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Fictional Archaeology from Elizabeth Peters

Beginning in 1973, the archaeologist Barbara Mertz, at the time and still a world-class romantic mystery writer known as both Elizabeth Peters and Barbara Michaels, published the first adventures of Victorian spinster Amelia Peabody and her crotchety husband, archaeologist Radcliffe Emerson.

Amelia Peabody Thrillers
Amelia Peabody Thrillers (Elizabeth Peters)

Crocodile on the Sandbank
The first of the Amelia Peabody books introduces our heroine, a 32-year old spinster living in England in 1885, whose poky old father dies and leaves her a fortune. Off to travel ancient Egypt she goes, where she meets a cranky archaeologist named Emerson who is excavating at Amarna, the lucky dog. First published in 1973.

Curse of the Pharaohs
Amelia and Radcliffe (er um, Peabody and Emerson) embark on their last childfree adventure (Ramses is too young to take with them this season), returning to Egypt to come to the aid of the irritating Lady Baskerville, whose husband has apparently died of an Egyptian curse. The red-headed gift to the Daily Yell, Kevin O'Connell, makes his first appearance here.

The Mummy Case
At last, the young Ramses, scion of the Emerson family, gets to come along to Egypt; and the adventure is a good one, dealing with the illegal antiquities market, pyramids, murder, and the first appearance of the mysterious Master Criminal, and the cat Bastet.

Lion in the Valley
Ah, that's what comes of taking your children on wild rides; they get abducted by Master Criminals! Eight-year-old Ramses proves more than adequate to the challenge as his mother and father search for him frantically among the backdrop of the Black Pyramid at Dahshoor.

Deeds of the Disturber
Proving that adventure follows Peabody and Emerson whether they leave England or not, The Deeds of the Disturber takes place in and around the British Museum, wherein a (rather ludicrous) cult has grown up around the displays. Ramses does battle with E Wallis Budge on theory; Miss Minton makes an appearance; and Gargery the butler saves the day.

The Last Camel Died at Noon
The Last Camel Died at Noon is the Peabody adventure which owes the most to Rider Haggard. Peabody, Emerson, and Ramses go to the Sudan in search of the lost adventurer Willoughby Forth, and Ramses discovers his own She Who Must Be Obeyed--the lovely Nefret.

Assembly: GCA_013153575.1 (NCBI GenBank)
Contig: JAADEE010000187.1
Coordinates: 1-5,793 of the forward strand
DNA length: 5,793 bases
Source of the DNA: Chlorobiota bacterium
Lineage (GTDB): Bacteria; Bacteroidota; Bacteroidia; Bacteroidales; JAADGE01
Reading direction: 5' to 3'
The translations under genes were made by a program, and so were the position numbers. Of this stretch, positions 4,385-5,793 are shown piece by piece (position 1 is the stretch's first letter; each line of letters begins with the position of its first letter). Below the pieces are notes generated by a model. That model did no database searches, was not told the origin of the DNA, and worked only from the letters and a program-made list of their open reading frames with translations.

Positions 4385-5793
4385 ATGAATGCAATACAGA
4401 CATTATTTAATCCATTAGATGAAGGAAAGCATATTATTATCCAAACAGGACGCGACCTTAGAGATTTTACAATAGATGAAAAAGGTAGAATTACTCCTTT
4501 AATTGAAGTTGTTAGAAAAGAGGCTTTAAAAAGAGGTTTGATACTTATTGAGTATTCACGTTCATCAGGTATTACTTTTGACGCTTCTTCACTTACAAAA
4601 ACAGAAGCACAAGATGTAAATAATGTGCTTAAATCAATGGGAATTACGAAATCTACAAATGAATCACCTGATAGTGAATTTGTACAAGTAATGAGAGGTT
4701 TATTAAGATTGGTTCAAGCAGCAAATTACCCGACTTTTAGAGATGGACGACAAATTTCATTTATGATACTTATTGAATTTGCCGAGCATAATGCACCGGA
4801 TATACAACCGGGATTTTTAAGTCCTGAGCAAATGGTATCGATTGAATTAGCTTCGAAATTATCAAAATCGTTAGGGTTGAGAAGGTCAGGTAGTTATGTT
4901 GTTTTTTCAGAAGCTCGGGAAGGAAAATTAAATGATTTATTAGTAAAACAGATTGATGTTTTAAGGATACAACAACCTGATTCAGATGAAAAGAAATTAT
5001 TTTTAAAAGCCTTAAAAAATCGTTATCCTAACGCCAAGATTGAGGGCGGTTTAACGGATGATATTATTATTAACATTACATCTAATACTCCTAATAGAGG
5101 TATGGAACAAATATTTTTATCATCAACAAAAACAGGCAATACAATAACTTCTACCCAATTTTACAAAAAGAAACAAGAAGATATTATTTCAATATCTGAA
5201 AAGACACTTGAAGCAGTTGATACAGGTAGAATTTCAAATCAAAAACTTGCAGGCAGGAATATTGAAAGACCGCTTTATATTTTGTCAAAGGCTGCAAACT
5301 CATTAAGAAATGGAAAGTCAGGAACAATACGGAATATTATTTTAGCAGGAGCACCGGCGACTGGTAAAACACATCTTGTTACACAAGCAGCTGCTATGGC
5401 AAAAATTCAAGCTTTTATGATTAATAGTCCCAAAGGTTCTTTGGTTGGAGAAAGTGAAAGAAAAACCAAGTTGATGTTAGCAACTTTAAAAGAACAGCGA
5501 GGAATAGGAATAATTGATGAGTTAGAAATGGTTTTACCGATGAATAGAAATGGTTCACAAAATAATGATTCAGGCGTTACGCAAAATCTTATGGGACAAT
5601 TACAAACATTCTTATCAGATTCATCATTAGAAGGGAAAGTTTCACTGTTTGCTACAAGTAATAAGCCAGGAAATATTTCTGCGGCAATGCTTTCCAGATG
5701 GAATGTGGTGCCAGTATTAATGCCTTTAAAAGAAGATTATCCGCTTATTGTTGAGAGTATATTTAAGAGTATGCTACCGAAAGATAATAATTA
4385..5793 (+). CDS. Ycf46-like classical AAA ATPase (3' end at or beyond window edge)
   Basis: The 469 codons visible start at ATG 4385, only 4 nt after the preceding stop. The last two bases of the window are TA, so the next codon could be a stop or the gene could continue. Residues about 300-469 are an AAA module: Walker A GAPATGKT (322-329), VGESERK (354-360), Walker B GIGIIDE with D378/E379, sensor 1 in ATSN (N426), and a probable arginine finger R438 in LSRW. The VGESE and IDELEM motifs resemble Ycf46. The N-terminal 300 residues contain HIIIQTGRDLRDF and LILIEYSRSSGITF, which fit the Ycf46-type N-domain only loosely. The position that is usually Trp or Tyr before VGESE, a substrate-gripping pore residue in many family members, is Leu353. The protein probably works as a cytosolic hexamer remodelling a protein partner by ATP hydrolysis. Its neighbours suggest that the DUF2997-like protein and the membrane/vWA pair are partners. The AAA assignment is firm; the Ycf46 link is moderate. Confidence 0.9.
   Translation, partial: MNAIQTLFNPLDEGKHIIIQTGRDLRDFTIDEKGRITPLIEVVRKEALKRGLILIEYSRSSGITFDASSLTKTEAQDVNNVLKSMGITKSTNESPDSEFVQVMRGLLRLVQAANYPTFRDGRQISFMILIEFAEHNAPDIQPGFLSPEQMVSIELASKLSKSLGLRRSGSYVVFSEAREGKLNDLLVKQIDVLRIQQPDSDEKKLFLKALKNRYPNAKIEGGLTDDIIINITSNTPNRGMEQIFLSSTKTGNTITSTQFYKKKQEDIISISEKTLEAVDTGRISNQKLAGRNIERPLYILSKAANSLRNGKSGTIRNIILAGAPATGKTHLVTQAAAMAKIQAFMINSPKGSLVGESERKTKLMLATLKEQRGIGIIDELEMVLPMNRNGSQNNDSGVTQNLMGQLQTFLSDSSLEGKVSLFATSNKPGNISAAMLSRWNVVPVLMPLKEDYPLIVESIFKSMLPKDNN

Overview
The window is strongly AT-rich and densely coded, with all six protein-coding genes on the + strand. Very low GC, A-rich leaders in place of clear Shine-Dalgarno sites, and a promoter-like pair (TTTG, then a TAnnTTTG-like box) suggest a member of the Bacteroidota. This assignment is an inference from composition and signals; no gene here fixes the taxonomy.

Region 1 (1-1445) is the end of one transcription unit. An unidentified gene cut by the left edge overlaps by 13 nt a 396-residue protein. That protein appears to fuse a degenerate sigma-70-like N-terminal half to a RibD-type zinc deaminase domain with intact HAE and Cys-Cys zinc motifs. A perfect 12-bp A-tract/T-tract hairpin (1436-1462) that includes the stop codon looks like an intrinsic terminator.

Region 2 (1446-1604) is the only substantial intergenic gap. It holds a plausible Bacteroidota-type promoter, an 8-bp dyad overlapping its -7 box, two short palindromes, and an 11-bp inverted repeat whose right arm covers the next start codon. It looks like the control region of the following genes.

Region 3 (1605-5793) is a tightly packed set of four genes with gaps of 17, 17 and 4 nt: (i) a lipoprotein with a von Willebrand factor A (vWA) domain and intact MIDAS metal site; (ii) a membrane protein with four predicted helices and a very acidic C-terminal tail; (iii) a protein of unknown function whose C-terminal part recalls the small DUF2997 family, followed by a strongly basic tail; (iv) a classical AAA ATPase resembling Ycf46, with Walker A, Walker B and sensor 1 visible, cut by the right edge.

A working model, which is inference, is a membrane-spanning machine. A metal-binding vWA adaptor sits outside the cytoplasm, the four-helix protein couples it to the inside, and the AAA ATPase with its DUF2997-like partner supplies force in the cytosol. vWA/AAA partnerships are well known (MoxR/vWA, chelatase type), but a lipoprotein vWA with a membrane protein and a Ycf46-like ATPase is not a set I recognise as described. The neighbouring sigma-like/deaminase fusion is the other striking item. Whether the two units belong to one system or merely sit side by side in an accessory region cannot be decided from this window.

The Snake, the Crocodile, and the Dog
There's nothing more irritating than a teenage know-it-all boy; unless it's his teenage know-it-all sister-surrogate. Wisely, Peabody and Emerson return to Amarna without them, where old pal Cyrus Vandergelt seems to be in trouble and Emerson loses his memory. Letters from Ramses make certain we don't forget him.

The Hippopotamus Pool
Peabody and Emerson, Ramses and Nefret, and even Emerson's brother Walter and his wife Evelyn, all come along for the ride in this 8th adventure, this time to Thebes, looking for the tomb of Tetisheri. Abdullah the foreman's grandson David Todros joins the cast; and finally, after missing in action for several novels, the Master Criminal returns.

Seeing a Large Cat
It's now 1903, and the three teenagers--Ramses, Nefret, and David--begin to take active roles in the plot, and with them a darker and more romantic strain is added to this and subsequent novels. The humor and Egyptological references are still there, but the plots (here via the excerpts from Manuscript H) include political intrigue and closer attention to conditions in Egypt.

The Ape Who Guards the Balance
By the time of The Ape Who Guards the Balance, 1907, Ramses, David and Nefret have a far greater understanding of the political and social situation in Egypt than do Peabody and Emerson. Excavations at the tomb of Seti I have only a portion of the plot, which includes the recovery of a mint-condition Book of the Dead and another appearance by Howard Carter.

Falcon at the Portal
The darkest of the Peabody-Emerson family novels, The Falcon at the Portal takes place in 1911, and the political intrigue of Cairo is echoed by the romantic tension between Ramses and Nefret. David is accused of selling looted artifacts, and that's really only the surface of the problems, which include nationalism, racial tensions, Victorian sensibilities, and the black market for antiquities.

He Shall Thunder in the Sky
The year is 1914 and World War I has begun, and the younger Emersons are hip-deep in the struggles between the nationalist Egyptian movement and the British expatriate community. An old mystery of just who the Master Criminal is and why he keeps hanging around becomes a focus of the novel.

Lord of the Silent
By 1915, the war is on-going and the Emersons fully intend to excavate in Egypt; this time trying to keep Ramses out of the hands of the War Office. Political intrigues continue, of course, Miss Minton reappears with a twist; and the Master Criminal joins the family in the drawing room.

The Golden One
It's 1917, World War I grinds on, and the Emersons are tussling with their clueless friend Cyrus Vandergelt over who gets to excavate which site at Luxor, when despite his best efforts and those of his family, Ramses is dragged into an espionage subplot.

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